Free Trade and the 2016 Presidential Election
Sarita D. Jackson, Ph.D. is the founder, president and CEO of the Global Research Institute of International Trade (GRIIT), a think-tank/consulting firm focused on trade policy analysis and advising businesses on the best strategies for taking advantage of global market opportunities. She is also an instructor at UCLA Extension in the Department of Business, Management and Legal Programs, where she teaches courses such as Fundamentals of International Trade, Introduction to International Business and Doing Business in Latin America.
Dr. Jackson’s research on free trade negotiations, industry competitiveness, and international trade rules has been published in top peer-reviewed academic journals both nationally and internationally. Her book, It’s Not Just the Economy, Stupid! Trade Competitiveness in the 21st Century, was published in 2016 by Cambridge Scholars Publishing.
The rhetoric against U.S. free trade deals, such as the Trans-Pacific Partnership (TPP), has increased during this year’s presidential debates. For example, former Secretary of State Hillary Clinton shifted her support away from the TPP once the deal was complete. Presidential candidate Donald Trump has been vociferous against unfair trade practices and has focused his attention on China. On the other hand, President Barack Obama argues in favor of the TPP and established the National Export Initiative to double U.S. exports between 2010 and 2015. So, what is the truth in all of the rhetoric? Are the candidates protectionists, free trade advocates or somewhere in between? What do free trade deals mean for the U.S. economy and the business community?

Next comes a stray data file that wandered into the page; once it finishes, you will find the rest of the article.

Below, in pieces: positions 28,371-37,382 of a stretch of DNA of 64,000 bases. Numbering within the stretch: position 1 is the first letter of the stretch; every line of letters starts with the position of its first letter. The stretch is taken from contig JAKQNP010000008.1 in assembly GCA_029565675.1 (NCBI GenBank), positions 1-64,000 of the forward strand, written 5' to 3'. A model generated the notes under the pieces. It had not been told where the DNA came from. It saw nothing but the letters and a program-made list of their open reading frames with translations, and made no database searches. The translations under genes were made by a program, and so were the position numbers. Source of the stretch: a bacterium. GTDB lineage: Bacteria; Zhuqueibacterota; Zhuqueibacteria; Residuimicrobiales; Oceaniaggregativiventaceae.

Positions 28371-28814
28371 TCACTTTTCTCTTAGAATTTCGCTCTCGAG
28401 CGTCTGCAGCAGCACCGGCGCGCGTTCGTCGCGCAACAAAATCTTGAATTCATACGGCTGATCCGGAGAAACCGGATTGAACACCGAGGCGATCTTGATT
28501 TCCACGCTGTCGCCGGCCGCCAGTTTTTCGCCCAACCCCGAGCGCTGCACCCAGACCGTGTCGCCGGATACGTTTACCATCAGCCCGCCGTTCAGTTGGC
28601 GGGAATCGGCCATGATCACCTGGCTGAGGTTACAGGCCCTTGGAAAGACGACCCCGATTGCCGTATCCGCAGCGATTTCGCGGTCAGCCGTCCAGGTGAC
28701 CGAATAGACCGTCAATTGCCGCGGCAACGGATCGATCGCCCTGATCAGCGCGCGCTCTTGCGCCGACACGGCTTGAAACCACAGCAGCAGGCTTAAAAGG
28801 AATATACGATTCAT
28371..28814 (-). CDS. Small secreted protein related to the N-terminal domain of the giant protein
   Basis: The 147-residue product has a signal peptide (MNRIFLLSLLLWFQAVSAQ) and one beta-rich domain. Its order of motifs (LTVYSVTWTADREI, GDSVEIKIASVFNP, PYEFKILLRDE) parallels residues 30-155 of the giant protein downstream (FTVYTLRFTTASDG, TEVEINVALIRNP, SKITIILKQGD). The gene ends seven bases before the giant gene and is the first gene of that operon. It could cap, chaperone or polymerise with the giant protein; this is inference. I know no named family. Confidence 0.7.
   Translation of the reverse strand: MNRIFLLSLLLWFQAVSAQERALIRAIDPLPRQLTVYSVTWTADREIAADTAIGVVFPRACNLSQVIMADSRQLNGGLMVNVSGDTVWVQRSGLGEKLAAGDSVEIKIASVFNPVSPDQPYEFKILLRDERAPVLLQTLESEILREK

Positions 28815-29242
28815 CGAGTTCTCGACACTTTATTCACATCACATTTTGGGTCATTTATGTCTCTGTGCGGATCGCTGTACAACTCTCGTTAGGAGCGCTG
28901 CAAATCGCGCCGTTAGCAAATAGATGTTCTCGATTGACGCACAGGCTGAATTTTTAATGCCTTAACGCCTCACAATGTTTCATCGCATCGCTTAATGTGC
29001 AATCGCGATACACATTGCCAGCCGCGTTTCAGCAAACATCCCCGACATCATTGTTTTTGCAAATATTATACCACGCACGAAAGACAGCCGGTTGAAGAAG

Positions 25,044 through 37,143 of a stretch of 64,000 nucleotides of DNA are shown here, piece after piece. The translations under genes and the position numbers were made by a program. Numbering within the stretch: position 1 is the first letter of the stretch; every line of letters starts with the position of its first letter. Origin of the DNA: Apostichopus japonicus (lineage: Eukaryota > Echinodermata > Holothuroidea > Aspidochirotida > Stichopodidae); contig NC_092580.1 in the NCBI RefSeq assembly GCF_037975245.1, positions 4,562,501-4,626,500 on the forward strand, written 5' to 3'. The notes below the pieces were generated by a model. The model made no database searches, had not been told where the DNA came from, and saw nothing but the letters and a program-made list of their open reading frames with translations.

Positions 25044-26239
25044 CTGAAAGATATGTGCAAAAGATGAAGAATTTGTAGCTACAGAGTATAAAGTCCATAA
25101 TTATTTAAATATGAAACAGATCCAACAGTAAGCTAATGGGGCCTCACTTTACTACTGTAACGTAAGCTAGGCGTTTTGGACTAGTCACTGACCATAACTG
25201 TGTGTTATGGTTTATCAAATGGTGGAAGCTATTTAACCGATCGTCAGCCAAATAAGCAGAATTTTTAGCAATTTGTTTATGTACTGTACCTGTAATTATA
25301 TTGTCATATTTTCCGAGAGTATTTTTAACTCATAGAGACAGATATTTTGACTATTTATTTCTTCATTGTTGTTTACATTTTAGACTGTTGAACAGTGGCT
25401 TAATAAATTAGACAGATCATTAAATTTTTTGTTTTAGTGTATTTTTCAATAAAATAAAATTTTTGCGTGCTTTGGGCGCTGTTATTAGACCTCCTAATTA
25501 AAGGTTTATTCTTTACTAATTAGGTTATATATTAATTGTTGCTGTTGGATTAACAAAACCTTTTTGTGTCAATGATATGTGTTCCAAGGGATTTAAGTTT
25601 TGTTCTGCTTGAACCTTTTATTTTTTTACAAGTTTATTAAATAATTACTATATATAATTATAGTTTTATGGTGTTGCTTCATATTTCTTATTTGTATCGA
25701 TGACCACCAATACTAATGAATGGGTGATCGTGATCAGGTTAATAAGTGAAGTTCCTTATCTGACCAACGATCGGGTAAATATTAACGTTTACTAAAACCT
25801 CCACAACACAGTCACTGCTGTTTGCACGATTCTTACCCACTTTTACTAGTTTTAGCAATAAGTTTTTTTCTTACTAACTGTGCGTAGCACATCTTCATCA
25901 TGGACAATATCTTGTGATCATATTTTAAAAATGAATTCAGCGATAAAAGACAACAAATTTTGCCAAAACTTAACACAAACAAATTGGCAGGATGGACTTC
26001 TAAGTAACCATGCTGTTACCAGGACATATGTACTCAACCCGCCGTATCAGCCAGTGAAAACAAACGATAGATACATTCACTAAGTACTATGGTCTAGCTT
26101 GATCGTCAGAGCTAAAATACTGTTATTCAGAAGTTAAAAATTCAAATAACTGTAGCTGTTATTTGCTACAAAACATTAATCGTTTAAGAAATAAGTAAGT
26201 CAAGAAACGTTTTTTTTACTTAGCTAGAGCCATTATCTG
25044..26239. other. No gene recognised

Sarita D. Jackson, Ph.D. will guide the audience through the noise to have a clearer understanding of the actual positions of the candidates. The talk will go further to adequately explain the TPP and the Transatlantic Trade and Investment Partnership (T-TIP) agreement, which is currently being negotiated with the European Union. Finally, the talk will explain how previous trade deals have impacted the U.S. economy and particular sectors such as manufacturing and services.